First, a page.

This section is excellent: it explains in layman terms how food is turned into fuel by the body’s digestive system. In particular, Ian explains glucose management, which is such a vital aspect of weight management, in detail.

In my work with clients at SavvyCook www.savvycook.co.uk and children and parents at SavvyKids www.savvykids.org.uk I am very aware how confused many people are about food and what constitutes appropriate eating.

Earlier this year I wrote in this blog about glycemic index and glycemic load in an effort to demystify glucose management and to explain some simple facts about how the human body works as well as offer tactics to manage bloodsugar levels.

Ian Marber goes on to apply the understanding of glucose management to knowledge of other food groups, fat and protein.

A vital concept in the daily diet is always to eat protein and complex carbohydrates together and to eat every two and a half to three hours, starting every day with breakfast.

The book then goes on to provide information on 50 typical healthy foods you might choose to eat, including advice on how to choose, buy, prepare and cook these foods and offers over 200 suggestions on how to turn them into easy but appealing meals and snacks.

I was pleased to see a wide range of ingredients described, including some less well-known grains, pulses, different kinds of meat and a wide range of vegetables. More information about provenance and seasonality under “what to look for” would have been welcome, although I appreciate that in the context of this diet these factors are largely irrelevant.

The recipes + meal suggestions are imaginative, practical and should be easy to follow by even not very confident cooks.

I liked the dry roasted chickpeas with chilli, cumin and cinnamon snack suggestion, curried quinoa and vegetable pilaff with toasted coconut and braised steak with olives, tomatoes and orange zest.

Suggestions on batch cooking are included plus ideas on what to do with left-overs.

I am no fan of freezing food: domestic freezers are not really equipped to freeze food really fast so no ice crystals are formed in the process. More often than not, the eating quality of a previously frozen meal is compromised as a result.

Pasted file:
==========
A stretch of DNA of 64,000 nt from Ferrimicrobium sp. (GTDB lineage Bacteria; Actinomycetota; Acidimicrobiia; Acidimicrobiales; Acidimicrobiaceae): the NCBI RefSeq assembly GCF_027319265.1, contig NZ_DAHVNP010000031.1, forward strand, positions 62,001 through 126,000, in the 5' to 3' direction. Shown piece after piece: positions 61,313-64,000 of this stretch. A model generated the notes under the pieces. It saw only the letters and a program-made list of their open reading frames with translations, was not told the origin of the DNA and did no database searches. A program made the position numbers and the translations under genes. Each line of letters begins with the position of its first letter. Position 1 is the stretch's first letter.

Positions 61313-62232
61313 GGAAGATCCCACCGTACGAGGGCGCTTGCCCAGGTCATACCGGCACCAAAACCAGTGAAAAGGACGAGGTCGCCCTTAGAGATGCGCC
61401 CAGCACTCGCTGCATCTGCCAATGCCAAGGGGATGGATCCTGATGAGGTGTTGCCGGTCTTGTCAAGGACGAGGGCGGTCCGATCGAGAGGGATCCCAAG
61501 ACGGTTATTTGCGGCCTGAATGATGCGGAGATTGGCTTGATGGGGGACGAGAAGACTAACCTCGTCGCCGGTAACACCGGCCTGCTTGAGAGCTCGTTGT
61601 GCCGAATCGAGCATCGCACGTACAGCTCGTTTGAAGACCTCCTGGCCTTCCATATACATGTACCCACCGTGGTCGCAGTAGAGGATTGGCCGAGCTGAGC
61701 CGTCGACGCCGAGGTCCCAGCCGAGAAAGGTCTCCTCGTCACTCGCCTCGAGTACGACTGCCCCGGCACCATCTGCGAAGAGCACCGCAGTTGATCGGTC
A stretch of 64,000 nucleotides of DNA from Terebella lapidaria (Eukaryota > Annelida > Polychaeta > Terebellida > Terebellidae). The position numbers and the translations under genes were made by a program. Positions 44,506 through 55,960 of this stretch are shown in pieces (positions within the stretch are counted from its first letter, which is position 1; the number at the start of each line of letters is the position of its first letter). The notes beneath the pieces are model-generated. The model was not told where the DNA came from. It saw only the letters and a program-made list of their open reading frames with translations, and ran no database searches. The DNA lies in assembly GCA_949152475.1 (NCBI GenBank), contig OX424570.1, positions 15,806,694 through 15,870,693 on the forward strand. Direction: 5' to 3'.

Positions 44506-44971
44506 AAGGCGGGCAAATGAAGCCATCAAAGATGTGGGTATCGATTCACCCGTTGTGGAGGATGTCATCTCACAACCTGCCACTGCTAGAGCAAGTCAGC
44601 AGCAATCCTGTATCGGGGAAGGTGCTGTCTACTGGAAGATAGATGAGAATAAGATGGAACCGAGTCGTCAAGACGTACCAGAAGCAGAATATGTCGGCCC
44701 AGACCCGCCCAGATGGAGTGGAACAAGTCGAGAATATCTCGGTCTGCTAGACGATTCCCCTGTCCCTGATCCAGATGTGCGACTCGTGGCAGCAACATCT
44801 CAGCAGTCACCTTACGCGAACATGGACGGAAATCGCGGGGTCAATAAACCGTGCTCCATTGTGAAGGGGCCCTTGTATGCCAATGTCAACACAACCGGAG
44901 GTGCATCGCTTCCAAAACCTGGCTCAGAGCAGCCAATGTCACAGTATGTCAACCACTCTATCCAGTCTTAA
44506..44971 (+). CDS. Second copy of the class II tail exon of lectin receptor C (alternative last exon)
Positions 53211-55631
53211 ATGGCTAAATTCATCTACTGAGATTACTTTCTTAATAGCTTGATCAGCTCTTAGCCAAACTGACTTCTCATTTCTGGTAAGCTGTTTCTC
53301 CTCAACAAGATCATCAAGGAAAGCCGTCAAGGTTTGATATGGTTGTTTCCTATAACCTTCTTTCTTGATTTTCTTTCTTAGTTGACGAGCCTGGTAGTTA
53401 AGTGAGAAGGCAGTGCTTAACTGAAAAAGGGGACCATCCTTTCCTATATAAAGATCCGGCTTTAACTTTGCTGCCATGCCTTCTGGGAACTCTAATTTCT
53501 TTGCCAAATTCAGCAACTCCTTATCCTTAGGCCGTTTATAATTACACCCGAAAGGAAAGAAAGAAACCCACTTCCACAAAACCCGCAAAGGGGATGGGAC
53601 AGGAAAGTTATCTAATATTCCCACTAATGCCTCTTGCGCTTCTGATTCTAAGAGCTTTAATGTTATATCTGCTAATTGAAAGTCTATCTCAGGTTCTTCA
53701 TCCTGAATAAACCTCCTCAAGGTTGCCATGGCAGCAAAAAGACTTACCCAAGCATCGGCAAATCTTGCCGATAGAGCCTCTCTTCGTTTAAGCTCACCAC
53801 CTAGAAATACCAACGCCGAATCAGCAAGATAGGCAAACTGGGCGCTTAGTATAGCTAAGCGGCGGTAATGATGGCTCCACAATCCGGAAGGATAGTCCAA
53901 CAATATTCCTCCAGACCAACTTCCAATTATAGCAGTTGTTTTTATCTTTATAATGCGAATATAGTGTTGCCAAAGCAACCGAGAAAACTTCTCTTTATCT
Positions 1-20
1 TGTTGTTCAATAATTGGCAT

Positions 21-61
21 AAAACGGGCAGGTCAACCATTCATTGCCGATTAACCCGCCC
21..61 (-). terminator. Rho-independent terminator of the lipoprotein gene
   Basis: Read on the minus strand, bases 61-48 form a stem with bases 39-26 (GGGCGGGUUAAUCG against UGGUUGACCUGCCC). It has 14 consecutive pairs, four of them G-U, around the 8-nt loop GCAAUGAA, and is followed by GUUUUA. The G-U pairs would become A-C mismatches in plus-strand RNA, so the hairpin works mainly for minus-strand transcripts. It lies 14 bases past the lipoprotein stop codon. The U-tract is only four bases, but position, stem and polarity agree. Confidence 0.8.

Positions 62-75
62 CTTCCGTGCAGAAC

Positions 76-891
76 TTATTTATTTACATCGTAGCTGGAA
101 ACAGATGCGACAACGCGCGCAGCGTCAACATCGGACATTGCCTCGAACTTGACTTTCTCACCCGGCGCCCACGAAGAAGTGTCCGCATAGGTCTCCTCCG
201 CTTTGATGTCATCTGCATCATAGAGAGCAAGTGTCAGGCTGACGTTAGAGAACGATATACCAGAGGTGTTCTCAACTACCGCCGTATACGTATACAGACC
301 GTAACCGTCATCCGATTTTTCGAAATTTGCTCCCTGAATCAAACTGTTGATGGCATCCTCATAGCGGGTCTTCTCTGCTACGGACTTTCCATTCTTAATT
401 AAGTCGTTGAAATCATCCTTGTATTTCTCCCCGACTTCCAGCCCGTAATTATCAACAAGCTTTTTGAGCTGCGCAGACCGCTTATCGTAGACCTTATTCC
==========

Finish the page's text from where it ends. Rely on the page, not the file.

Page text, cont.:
Nuts and seeds play an important role in “the daily diet”. One of the ultimate convenience foods, seeds are an instant way of adding protein, fibre and “good” fats to a dish.

I was surprised not to read a recommendation to grind the seeds to make the absorption of the nutrients by the body much easier.

In the final section of the book, Ian shares a number of food planners, including his own (!), based on different ages, circumstances and lifestyles.

The food planners aim to show you how easy it is to follow the plan. You simply work out which case study most closely resembles your situation and use the food planner as a blueprint that you can adapt.

All in all this book is an excellent addition to the plethora of books on weight management already on the shelves – and perhaps on your shelf if you are among the millions of people who have happened to gain weight and are considering a(nother) diet?

I like the fact that the focus is on understanding the science of turning food into fuel, the effect of glucose on your body, energy levels and mood, not calorie counting, and the importance of eating little and often.

Naturally, as with anything in life worth having, eating well does take time, thought and effort.

Not having the time to eat well is not an excuse in my, or Ian Marber’s, book! Time, or lack of, is an issue for all of us, but this a question of priorities and eating well does not have to be complicated.

I’d like to finish here with a delicious recipe for French leek and onion soup, with the novel addition of a poached egg over which the hot soup is ladled just before eating.

French leek & onion soup with poached eggs

Serves 4

This is what you need:

3 tbsp sunflower oil

2 fairly large onions (about 350g total weight), halved and sliced

2 large leeks, well-washed and sliced

4 tbsp quinoa

1 litre strong beef or vegetable stock

1 bay leaf

freshly ground black pepper

4 eggs

85g Gruyère or Cheddar, grated

This is what you do:

  1. Heat the oil in a large, non-stick, saucepan over medium heat. Add the onions and leeks and fry, stirring until they begin to soften and colour, for about 4 minutes. Then reduce the heat as low as possible, cover and cook very gently for 10 minutes. Remove the lid, turn up the heat and fry, stirring, for 3-4 minutes until golden. Stir in the quinoa.
  2. Add the stock, the bay leaf and some seasoning. Bring to the boil, reduce the heat, cover, and simmer gently for 20 minutes.
  3. Pre-heat the grill. Break the eggs, one at a time, into a cup and slide each into the simmering soup. Simmer for 2-5 minutes, depending on how well-cooked you like your eggs. Carefully lift out the eggs with a slotted spoon and place in 4 flame proof  soup bowls. Don’t worry if there are bits of egg white left behind. Ladle the soup over.
  4. Cover the top of each bowl with the grated cheese and place under the grill until melted and bubbling, about 3 minutes.

Bon appetit!

Monique